In the midst of the raging coronavirus pandemic, scientists at the United States Centers for Disease Control and Prevention (CDC) have now announced that the virus that causes chapare hemorrhagic fever – a rare disease which has been traced in Bolivia – can be transmitted between humans through bodily fluids. It is believed to be deadly like the Ebola virus.
It is suspected that the Chapare virus is borne by rats, who may have transmitted it to humans, either through scratches or bites. It is generally observed that viruses which spread through bodily fluids are easier to contain than respiratory viruses like the novel coronavirus.
As per available records, a small outbreak of the virus had been previously recorded in 2004 in the Chapare region in Bolivia. It can be fatal and cause haemorrhagic fevers like Ebola.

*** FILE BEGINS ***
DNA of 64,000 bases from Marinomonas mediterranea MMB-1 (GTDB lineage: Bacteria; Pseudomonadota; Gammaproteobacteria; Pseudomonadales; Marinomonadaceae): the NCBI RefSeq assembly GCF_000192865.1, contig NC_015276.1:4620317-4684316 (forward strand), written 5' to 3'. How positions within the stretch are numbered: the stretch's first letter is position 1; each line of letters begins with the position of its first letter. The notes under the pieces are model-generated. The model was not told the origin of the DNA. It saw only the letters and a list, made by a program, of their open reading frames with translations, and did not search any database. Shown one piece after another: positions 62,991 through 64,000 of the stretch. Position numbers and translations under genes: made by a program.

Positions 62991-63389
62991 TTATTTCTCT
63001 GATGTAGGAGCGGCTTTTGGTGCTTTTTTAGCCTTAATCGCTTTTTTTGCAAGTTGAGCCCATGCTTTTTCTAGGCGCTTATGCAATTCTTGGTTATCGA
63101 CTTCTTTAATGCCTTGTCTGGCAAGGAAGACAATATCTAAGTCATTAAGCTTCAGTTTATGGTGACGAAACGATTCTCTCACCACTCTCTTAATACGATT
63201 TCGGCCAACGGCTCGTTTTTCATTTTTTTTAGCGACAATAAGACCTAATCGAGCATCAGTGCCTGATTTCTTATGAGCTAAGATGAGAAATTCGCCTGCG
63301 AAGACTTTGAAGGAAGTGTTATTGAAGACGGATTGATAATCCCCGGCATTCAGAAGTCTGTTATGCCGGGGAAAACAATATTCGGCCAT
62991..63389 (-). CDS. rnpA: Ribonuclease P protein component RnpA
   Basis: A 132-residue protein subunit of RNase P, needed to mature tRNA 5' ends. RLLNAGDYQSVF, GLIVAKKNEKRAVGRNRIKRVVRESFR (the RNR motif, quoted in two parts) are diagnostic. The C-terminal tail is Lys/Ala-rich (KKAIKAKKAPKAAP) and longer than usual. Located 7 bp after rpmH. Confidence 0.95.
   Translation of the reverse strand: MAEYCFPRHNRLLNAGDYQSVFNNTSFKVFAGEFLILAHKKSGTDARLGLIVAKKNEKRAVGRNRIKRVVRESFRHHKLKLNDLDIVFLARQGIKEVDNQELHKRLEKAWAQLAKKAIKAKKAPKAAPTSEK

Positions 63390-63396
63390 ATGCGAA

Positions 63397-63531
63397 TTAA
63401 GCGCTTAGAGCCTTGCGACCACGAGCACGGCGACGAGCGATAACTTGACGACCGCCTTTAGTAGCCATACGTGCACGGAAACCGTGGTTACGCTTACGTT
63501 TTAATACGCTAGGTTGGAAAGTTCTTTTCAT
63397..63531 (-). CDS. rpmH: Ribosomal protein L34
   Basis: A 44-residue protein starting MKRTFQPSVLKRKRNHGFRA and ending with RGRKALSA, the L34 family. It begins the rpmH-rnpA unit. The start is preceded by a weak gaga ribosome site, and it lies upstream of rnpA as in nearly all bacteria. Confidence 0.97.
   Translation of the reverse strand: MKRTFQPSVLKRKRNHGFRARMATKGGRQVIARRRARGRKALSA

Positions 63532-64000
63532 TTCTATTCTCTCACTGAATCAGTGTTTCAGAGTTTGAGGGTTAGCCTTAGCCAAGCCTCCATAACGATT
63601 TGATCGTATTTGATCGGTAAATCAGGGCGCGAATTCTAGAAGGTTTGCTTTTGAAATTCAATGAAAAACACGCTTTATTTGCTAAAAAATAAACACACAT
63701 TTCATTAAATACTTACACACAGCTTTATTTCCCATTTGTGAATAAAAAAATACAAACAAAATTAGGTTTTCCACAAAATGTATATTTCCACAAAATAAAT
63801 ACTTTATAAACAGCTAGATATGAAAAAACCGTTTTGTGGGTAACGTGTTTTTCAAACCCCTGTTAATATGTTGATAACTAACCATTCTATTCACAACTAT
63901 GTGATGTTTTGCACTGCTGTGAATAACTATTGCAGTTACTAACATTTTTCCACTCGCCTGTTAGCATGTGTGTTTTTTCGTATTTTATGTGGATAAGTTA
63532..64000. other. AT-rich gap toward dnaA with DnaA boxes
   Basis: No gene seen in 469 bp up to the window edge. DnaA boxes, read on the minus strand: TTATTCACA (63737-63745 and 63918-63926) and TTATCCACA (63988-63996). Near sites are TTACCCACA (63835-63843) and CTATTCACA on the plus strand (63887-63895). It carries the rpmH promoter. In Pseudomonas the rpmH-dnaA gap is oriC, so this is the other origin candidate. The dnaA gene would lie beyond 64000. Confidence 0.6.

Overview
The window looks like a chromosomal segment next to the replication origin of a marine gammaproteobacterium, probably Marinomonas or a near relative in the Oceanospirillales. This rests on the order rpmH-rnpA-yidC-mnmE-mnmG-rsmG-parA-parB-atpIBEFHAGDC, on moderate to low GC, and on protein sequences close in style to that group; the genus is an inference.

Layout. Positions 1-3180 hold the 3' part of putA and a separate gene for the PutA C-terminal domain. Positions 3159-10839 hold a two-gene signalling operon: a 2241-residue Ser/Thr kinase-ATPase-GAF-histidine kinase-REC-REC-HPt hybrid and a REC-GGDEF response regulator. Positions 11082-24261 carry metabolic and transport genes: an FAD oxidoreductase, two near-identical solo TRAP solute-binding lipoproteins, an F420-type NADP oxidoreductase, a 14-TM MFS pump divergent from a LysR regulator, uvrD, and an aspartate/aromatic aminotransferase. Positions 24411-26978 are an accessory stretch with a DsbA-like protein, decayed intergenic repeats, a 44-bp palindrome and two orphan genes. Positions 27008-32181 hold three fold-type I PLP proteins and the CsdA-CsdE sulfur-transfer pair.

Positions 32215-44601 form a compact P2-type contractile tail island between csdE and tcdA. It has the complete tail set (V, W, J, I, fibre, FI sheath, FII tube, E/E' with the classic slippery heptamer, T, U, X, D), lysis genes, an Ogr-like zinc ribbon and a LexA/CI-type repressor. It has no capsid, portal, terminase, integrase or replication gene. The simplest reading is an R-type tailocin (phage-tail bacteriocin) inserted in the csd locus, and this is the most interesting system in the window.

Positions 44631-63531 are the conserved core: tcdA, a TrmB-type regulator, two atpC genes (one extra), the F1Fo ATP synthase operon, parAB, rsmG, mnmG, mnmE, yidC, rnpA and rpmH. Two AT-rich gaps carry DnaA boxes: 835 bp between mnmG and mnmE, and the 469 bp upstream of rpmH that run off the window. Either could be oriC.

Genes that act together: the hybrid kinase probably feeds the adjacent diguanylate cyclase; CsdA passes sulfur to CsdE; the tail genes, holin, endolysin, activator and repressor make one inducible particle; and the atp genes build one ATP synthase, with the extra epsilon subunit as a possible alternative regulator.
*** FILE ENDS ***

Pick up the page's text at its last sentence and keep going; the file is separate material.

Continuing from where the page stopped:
But CDC has now deduced that in 2019, two patients transmitted the Chapare virus to three healthcare workers in Bolivia’s capital La Paz. One of the patients and two medical workers later died, as per The Guardian.
CDC epidemiologist Caitlin Cossaboom said it was discovered that a young medical resident, an ambulance medic and a gastroenterologist all contracted the virus after encounters with infected patients.
“Two of the healthcare workers later died. We now believe many bodily fluids can potentially carry the virus,” she said while speaking at the annual meeting of the American Society of Tropical Medicine and Hygiene.
Chapare virus causes high fever, abdominal pain, bleeding gums, eye pain and rashes on the skin. There are no specific drugs for the disease, which means patients can only be provided supportive care such as intravenous fluids.